24
Jun 14

THE MANIC STREET PREACHERS – “If You Tolerate This Your Children Will Be Next”

Popular119 comments • 9,897 views

#799, 5th September 1998

tolerate “You can interpret the lyrics,” huffed a Nazi goon caught nicking this song for the BNP’s website, “any way you want.” The specific double meaning of “if I can shoot rabbits, then I can shoot fascists” eludes me, but it’s true enough that the Manic Street Preachers’ lyricists had a taste for the oblique. Simple polemic was rarely their style: on their early records they favoured harsh, dense word-blocks, crushed by the transition to song into something barely singable, their uneasy imagery delivered by James Dean Bradfield as a compressed bark. But for all their rough treatment, the words mattered – for The Holy Bible the band took out double-page ads printing the record’s scorched, self-lacerating lyrics in full. They made records About Things, things number ones only occasionally break bread with: self-harm, depression, the decline of class consciousness. And here, apparently, the Spanish Civil War.

But one of those things is not like the others. Why on earth make, in 1998, a record about the Spanish Civil War? Old battles had never been the Manics’ territory: they preferred live issues, current problems of culture and psychology. A song praising the Republicans in the Spanish conflict is not addressing a live issue: and, to be honest, there weren’t a lot of obvious 1998 analogies you could make for it. “If You Tolerate This Your Children Will Be Next” is a magnificent title, but tolerate what? What line were the band drawing? Was it all a better-read version of Father Ted’s omniprotest: Down With This Sort Of Thing?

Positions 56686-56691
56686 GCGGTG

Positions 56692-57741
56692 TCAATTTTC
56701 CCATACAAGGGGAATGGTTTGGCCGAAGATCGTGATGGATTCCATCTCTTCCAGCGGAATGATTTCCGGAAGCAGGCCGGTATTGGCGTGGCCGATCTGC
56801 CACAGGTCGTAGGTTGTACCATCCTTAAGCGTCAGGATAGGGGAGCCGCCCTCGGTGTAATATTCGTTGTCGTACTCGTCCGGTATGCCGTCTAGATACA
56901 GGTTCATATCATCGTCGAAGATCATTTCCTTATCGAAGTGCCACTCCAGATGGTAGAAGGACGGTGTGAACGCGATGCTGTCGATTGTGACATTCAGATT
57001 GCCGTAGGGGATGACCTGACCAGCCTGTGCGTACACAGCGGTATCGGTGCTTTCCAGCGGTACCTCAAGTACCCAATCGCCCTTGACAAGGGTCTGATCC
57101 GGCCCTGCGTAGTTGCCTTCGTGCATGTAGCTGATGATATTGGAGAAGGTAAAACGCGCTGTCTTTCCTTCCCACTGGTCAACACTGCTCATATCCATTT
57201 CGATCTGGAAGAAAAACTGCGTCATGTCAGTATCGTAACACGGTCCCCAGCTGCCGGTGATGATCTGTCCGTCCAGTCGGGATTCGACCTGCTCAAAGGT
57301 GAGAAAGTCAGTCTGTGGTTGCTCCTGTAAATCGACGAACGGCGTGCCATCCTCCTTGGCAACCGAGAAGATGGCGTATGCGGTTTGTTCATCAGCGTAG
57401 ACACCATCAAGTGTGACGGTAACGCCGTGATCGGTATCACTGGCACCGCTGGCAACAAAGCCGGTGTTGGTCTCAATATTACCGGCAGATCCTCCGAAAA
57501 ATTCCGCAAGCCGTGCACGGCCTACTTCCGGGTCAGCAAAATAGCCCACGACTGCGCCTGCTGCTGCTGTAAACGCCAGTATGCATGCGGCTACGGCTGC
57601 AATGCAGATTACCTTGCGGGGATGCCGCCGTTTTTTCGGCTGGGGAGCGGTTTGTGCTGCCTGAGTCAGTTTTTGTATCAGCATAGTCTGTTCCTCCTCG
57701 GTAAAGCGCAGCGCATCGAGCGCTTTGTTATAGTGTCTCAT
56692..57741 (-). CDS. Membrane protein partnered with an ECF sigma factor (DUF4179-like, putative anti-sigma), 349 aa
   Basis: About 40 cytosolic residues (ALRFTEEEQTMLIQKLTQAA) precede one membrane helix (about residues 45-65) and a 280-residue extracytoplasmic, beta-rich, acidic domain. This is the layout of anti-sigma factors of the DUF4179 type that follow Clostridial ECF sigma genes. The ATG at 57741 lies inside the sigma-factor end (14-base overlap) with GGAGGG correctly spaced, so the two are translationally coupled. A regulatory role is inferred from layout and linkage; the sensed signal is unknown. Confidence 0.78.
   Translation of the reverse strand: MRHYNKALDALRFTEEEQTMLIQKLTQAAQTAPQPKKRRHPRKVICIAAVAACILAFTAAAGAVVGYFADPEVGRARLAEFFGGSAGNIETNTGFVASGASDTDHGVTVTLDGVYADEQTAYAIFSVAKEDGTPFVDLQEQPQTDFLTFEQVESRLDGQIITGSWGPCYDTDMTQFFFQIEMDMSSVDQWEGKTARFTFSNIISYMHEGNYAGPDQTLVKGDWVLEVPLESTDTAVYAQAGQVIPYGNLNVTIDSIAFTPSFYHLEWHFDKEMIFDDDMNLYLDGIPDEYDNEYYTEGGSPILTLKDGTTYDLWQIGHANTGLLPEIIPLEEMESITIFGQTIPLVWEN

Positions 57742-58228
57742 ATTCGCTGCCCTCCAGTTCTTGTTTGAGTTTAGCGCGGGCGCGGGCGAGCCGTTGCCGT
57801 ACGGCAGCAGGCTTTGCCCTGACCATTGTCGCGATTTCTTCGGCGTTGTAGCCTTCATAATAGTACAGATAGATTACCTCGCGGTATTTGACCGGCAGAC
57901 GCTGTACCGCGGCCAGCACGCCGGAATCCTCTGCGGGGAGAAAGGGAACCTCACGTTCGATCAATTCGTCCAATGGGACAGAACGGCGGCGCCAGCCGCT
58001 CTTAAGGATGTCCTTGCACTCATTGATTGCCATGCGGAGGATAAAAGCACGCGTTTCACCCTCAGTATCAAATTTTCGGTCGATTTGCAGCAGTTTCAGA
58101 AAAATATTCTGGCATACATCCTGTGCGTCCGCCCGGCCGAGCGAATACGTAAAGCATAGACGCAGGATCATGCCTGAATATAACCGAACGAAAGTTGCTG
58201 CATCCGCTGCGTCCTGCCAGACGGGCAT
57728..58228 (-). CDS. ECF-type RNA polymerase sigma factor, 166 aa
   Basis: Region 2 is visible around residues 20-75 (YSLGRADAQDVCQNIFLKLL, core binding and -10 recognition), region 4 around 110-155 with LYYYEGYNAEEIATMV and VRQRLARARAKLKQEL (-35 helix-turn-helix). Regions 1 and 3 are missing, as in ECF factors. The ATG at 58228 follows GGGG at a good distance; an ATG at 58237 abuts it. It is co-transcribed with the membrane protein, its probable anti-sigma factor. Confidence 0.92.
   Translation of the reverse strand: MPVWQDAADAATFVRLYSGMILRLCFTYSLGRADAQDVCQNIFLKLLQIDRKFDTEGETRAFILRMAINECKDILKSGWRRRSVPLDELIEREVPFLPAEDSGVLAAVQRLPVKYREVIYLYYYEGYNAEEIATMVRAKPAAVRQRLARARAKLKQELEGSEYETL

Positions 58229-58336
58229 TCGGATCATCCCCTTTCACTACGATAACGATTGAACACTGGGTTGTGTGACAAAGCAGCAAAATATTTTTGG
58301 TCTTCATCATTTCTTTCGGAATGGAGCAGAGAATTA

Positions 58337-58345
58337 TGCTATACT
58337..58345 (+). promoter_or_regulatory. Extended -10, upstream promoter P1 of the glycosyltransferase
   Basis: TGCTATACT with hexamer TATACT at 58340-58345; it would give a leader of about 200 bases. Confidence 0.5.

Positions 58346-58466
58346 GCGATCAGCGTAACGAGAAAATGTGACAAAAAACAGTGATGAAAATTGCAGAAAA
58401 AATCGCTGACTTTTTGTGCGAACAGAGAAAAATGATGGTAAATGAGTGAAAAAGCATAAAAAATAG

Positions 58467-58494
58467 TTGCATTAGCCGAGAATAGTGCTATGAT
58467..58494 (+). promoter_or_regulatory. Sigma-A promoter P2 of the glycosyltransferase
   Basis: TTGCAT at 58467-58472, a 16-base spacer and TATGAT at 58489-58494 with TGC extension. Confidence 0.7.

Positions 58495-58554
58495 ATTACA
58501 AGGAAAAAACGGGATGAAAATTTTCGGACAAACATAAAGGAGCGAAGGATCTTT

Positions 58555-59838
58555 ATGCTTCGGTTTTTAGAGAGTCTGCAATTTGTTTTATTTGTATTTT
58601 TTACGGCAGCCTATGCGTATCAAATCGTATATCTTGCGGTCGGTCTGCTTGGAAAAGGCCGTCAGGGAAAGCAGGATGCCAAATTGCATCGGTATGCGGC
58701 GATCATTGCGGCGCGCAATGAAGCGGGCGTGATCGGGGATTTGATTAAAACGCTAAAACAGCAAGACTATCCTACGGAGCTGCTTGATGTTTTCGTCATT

So I’d like to suggest that something more is going on here, but before digging into what, it’s worth asking how we got to this in the first place. “If You Tolerate This” is a fanbase record, as surely as anything by Boyzone is. The Manics had been the most startling beneficiaries of the post-Oasis interest in British bands, hitting form and accessibility at just the right time for big, gestural rock to succeed. And to be horribly cynical about it, the tragedy of Richey Edwards established their bona fides as a serious band at the same time as his absence meant they could stumble into the mainstream without lyrics like “He’s a boy / You want a girl so cut off his cock” chewing up their column inches. “A Design For Life” was a remarkable single, a band pushed by guilt and circumstance into speaking plainly, seizing their platform and using it. They released it as a group with sympathy and a small, utterly devoted audience: they left it a band with a huge, solid fanbase.